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Hungry in America


“It has long been an article of faith among the American people that no one in a land so blessed with plenty should go hungry.”

These words, taken from the President’s Task Force on Food Assistance in 1984, continue to describe how most Americans think about hunger in their country.

And yet a painful paradox of contemporary America is that in an affluent society many of its most vulnerable members sometimes go hungry. One in every four people in a soup kitchen line is a child, reports America’s Second Harvest, which serves 23.3 million people annually and is the nation’s largest organization of emergency food providers.

The U.S. Census Bureau estimates 12 million children under the age of 18, about 16 percent, live in poverty, defined by the government as an income below $17,650 for a family of four. The Catholic Campaign for Human Development, the anti-poverty program of the U.S. Catholic bishops, is conducting a two-year campaign to educate Americans about poverty at home. Barbara Stephenson, director of communications for the Catholic Campaign for Human Development, said focus groups indicate that many Americans incorrectly believe the highest incidence of poverty occurs among the elderly.

In fact, children make up the largest poor population in the United States, and overall about 31 million Americans live in poverty. “With more than 31 million residents, Poverty, USA, is the second-largest state in America,” reports the Catholic Campaign for Human Development.

Among the rich nations of the world, only Mexico has a higher child poverty rate than the United States. Comparing international child poverty, UNICEF found a far higher rate of child poverty in the United States than in Japan, Germany, France, Belgium, or any of the Scandinavian countries. The United States also has a greater percentage of its children living in poverty than do Turkey, Greece, Poland and the Czech Republic.

Deborah Weinstein of the Children’s Defense Fund said, “Other countries definitely do a better job of protecting their children than the United States does. We don’t do as much as other countries do in terms of children’s allowances or family allowances through the tax system or social services system, and we don’t offer the kind of income supplements or wage supplements that are offered in other countries. We offer something, but we don’t offer as much.” Weinstein is director of the family income division of the fund, which is a private, nonprofit organization that lobbies on behalf of children.

That America’s children are among its poorest citizens is worrisome. Hunger is a concomitant of poverty, and children who do not receive an adequate diet risk permanent damage. Undernourished children may suffer cognitive and psychological impairment that can be irreversible. They are more likely to suffer illnesses that force them to be absent from school. At school, they are more likely to have trouble concentrating on their studies and bonding with teachers and classmates. They perform more poorly on standardized tests and experience higher dropout rates later in school, which in turn affect job and income mobility.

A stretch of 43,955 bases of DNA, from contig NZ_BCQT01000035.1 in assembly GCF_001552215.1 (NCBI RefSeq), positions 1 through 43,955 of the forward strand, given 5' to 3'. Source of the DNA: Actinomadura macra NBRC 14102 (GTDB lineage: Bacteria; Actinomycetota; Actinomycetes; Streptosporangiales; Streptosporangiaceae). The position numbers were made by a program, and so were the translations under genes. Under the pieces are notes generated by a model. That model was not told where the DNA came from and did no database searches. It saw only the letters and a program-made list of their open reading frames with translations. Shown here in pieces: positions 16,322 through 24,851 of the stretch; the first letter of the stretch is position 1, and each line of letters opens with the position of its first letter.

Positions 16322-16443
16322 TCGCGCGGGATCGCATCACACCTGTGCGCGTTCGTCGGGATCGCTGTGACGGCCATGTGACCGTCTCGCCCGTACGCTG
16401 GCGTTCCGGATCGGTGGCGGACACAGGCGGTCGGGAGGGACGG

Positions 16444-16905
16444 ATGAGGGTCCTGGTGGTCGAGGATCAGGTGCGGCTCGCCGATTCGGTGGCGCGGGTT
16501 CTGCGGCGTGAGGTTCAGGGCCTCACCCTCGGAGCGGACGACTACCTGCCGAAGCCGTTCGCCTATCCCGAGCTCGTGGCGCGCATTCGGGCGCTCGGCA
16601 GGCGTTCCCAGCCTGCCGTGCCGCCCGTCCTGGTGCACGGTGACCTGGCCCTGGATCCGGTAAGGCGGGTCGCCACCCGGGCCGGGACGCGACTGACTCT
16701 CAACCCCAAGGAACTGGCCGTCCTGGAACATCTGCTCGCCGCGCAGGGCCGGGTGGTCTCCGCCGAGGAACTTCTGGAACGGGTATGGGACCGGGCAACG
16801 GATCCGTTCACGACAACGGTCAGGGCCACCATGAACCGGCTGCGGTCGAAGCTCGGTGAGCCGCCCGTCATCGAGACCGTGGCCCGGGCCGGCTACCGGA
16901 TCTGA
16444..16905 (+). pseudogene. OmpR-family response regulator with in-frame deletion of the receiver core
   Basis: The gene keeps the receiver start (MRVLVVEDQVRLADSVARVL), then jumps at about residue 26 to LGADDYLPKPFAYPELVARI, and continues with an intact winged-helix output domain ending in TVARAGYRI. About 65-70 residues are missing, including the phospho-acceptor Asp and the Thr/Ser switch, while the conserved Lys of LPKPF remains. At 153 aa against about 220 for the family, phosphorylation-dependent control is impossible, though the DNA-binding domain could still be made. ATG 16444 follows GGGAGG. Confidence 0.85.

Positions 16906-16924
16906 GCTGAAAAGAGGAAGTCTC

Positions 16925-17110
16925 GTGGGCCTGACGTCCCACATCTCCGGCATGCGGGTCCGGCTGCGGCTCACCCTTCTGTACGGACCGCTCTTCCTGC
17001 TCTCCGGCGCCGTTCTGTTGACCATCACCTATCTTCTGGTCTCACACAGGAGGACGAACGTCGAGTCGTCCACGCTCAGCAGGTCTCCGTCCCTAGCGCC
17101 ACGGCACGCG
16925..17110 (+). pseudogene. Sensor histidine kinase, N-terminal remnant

America’s Second Harvest recently published a comprehensive study of hunger in the United States based on interviews with 32,000 clients and surveys of 24,000 charitable hunger-relief agencies in its network. Hunger in America 2001 reports that 18.4 percent of clients said their child or children had skipped meals within the last 12 months because there wasn’t enough money for food. Slightly more than 26 percent of all client households stated that their child/children were sometimes or often not eating enough during the previous 12 months because they couldn’t afford more food.

Though it’s often believed that hunger is a problem of the homeless, the chronically unemployed and the inner cities, the study found that 45 percent of clients at the pantries, kitchens and shelters America’s Second Harvest serves are white and 47 percent of all emergency food recipients live in rural or suburban areas. Women represent nearly two-thirds of adults seeking food assistance. Thirty-nine percent of households seeking food assistance include at least one employed adult and 39 percent of the members of households served by America’s Second Harvest are children under the age of 18. The organization feeds 9 million children annually.

The economic boom times of the ’90s helped reduce the number of American children living below the poverty line to the lowest level in 20 years, but experts fear the recession of the last year is reversing that trend.

In December 2001, the U.S. Conference of Mayors reported a sharp increase in hunger. In 25 of 27 major cities surveyed, requests for emergency food assistance rose an average of 23 percent. Resources available to respond to that request increased just 12 percent. Eighty-five percent of the cities surveyed said emergency food assistance facilities have had to decrease the amount of food they provide or the number of times a family or individual can receive food.

“We’re seeing more and more people and we’re having to turn people away,” said Maurice Weaver, spokesman for America’s Second Harvest. Because of the shortfall in food, America’s Second Harvest has declared a national call to action for Feb. 27. A news conference and testimonial on Capitol Hill in Washington will bring together leaders in the food industry, government and labor unions to discuss the hunger crisis in America. The goal of America’s Second Harvest campaign is to raise 365 million pounds of food to feed hungry Americans.

“The nature of hunger has changed over the last 50 years,” explained Doug O’Brien, the director of public policy and research of America’s Second Harvest. “What we’re seeing in soup kitchens is that hunger is not a problem of the homeless. You’re now as nearly likely to see a single mother with kids as a homeless male in soup kitchens.”